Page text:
Life Choices – (Lent 2)

“Two roads diverged in a yellow wood,
And sorry I could not travel both
And be one traveler, long I stood
And looked down one as far as I could
To where it bent in the undergrowth;”

So begins Robert Frost’s infamous poem, “The Road Not Taken.” We’ve all been there—at that crossroads where we’ve had to make a choice. As I tell the children in today’s message (using the example of a board game), “sometimes there are splits in the road, where you have to pick which way to go, and just as in real life, what happens to you depends on the choice you make.”

We see the truth of this in the life of Jesus. Though only the Gospel of Luke speaks specifically of Jesus “setting his face toward Jerusalem” (Luke 9:51), all of the gospels recount his journey there. It was the path Jesus chose to take, not simply to a city, but to his death. And despite Jesus’ attempt to prepare his disciples for what is to come in today’s scripture passage from Mark 8:27-38, they simply do not understand. Imagine then, what they thought when he announced, “whoever wants to be my disciple must deny themselves and take up their cross and follow me” (Mark 8:34). A cross? What’s this talk about a cross? We read it differently because we stand on the other side of it. We know what happened on The Cross—that Jesus, being both fully divine and fully human, denied himself and chose to suffer and die, not for anything that he had done, but for us—God’s wayward children—to show us God’s love, to offer us God’s mercy and grace free for the taking if we simply believe.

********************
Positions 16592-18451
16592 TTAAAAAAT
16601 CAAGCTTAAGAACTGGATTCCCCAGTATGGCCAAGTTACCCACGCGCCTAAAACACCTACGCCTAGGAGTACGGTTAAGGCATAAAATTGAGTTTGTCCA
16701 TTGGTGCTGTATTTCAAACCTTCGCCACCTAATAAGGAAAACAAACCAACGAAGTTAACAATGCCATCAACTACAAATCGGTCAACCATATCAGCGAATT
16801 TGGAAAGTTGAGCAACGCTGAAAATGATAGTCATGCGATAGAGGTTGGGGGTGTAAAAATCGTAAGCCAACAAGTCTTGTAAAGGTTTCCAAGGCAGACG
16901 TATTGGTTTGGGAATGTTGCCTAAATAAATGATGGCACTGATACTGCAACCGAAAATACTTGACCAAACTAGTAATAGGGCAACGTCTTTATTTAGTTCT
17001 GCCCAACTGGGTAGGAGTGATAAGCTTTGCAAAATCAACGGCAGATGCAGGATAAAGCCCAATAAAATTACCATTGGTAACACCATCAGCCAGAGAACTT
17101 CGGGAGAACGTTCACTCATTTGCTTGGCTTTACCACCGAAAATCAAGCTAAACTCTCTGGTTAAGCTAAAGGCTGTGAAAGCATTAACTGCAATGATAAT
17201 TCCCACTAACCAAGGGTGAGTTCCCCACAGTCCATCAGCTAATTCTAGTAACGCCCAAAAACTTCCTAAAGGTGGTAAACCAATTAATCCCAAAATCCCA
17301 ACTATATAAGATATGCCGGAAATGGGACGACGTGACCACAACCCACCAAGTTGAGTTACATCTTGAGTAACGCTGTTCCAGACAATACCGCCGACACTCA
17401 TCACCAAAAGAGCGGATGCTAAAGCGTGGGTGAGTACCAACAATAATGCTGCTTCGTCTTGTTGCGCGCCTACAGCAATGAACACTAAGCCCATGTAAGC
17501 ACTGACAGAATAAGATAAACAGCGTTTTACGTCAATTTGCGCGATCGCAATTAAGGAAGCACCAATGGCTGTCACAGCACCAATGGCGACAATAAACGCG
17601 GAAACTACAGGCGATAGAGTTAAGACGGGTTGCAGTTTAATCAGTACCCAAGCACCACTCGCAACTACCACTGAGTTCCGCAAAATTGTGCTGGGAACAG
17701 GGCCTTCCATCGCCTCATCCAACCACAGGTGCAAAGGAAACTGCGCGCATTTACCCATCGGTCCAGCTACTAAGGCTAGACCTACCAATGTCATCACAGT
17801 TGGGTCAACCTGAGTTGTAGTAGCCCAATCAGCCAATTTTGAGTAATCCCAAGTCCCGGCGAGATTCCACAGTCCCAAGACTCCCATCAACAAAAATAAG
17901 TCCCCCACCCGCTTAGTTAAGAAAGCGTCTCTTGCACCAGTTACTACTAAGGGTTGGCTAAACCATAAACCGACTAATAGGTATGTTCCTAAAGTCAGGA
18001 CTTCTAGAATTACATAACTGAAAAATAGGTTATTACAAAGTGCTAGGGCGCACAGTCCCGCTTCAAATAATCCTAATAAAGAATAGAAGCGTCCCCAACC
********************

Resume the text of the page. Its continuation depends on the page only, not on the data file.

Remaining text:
Whether we choose to accept this gift, however, is our choice to make. Will we chose to believe and to follow Him with our lives—denying ourselves by giving up living life our way, on our terms, in exchange for the way of Jesus—a way of love and forgiveness and mercy and grace always extending to others? I tell the children it is the most important choice they will ever make, and it is—from an eternal perspective it is the one that, as Frost would say, makes “all the difference.” May it be so—may our salvation be secure as we declare Jesus Christ to be our Savior and Lord but may our discipleship—our decision to follow—be a lifelong endeavor as we chose God’s way over our own each and every day.